The use of monensin or formaldehyde to control the digestion of the nitrogenous constituents of perennial ryegrass lolium perenne cultivar melle and white clover trifolium repens cultivar blanca in the rumen of cattle

Beever, D.E.; Losada, H.R.; Gale, D.L.; Spooner, M.C.; Dhanoa, M.S.

British Journal of Nutrition 57(1): 57-68

1987


ISSN/ISBN: 0007-1145
Accession: 006787903

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Abstract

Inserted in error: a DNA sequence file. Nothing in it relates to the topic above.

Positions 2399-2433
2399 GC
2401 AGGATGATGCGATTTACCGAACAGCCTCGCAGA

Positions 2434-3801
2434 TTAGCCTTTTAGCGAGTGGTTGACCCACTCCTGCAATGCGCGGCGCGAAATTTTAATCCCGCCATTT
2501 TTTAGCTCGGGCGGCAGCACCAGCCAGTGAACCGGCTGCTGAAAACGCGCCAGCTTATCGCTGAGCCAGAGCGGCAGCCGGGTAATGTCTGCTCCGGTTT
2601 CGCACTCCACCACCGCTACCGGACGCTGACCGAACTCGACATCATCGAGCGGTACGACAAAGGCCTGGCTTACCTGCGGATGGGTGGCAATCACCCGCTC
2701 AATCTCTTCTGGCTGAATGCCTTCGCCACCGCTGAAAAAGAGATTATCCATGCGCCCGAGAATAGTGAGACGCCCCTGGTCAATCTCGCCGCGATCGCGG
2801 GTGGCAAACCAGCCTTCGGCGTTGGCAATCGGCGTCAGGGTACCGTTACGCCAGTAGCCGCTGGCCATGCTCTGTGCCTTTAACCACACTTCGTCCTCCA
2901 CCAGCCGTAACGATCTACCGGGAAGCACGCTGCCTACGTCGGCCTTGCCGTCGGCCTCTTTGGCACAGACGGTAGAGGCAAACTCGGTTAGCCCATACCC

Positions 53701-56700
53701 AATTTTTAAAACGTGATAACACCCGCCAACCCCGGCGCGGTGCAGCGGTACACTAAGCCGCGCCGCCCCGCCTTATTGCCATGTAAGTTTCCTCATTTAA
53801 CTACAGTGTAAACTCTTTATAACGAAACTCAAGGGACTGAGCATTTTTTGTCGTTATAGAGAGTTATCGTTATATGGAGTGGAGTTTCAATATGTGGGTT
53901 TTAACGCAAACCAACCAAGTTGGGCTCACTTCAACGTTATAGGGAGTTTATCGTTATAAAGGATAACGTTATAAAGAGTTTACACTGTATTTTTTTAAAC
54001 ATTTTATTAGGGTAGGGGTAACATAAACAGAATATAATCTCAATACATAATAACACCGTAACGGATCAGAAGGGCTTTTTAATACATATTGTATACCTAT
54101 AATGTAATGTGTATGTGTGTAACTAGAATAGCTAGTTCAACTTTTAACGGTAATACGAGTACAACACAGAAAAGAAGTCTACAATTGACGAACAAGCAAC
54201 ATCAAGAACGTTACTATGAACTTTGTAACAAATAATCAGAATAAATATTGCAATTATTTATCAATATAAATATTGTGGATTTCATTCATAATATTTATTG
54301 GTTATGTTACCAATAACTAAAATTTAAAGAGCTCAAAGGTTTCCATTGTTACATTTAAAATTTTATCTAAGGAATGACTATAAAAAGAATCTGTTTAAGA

Pure swards of perennial ryegrass (Lolium perenne cv. Melle) and white clover (Trifolium repens cv. Blanca) were harvested daily as primary growth (grain in May, clover in June) or regrowths (clover only in July) and offered, in the long form, to growing cattle at feeding rate of 22 g dry matter/kg live weight. With each forage, two treatments were compared with the untreated forage (C): monensin (100 g active ingredient/kg, 250 mg/d) addition to the rumen (treatment M) or formaldehyde (30 g/kg crude protein (nitrogen x 6.25)) application to the diet (treatment F). The objective of the experiment was to examine means of manipulating N metabolism in the rumen and the duodenal non-ammonia-N (NAN) supply derived from fresh forages. The apparent digestion of ingested organic matter (g/kg) in the rumen was unaffected by treatment M (C 509, M 497) but was significantly (P < 0.01) reduced by treatment F (443). The extent of cellulose digestion in the rumen was not affected by any of the treatments imposed and the changes in organic matter digestion were due mainly to effects on N digestion and rumen microbial synthesis. On the untreated diets, duodenal NAN supply averaged 0.75 g/g N intake and treatment M caused a small but non-significant increase (M 0.79 g/g N intake). In contrast, the effect of treatment F was much larger (F 0.91 g/g N intake; P < 0.01). These differences were accompanied by corresponding reductions in rumen NH3 concentrations (mg/l; C 350, M 310, F 220; P < 0.001). Of the increased flow of NAN to the small intestine observed on the white clover only diets with treatment F, 0.70 was accounted for by an increased net synthesis of microbial N, while treatment M had no effect on microbial N synthesis and a marginal reduction in feed N degradability only with the regrowth white clover diet. Treatment F reduced feed N degradability to a limited extent on both clover diets (C 0.82, M 0.81, F 0.77). No corresponding measurements were made for the ryegrass diets. It is concluded that the extensive loss of N from the reticulo-rumen of cattle fed on fresh forages can be reduced by the use of agents to reduce protein solubility. However, the study demonstrated that treatment F may in some circumstances increase N supply to the small intestine more through enhancing microbial N synthesis within the rumen than through increasing the passage of undegraded feed N to the small intestine. The use of monensin, to manipulate proteolytic or deaminative activity in the rumen, or both, was not found to confer any beneficial effects on duodenal-NAN supply.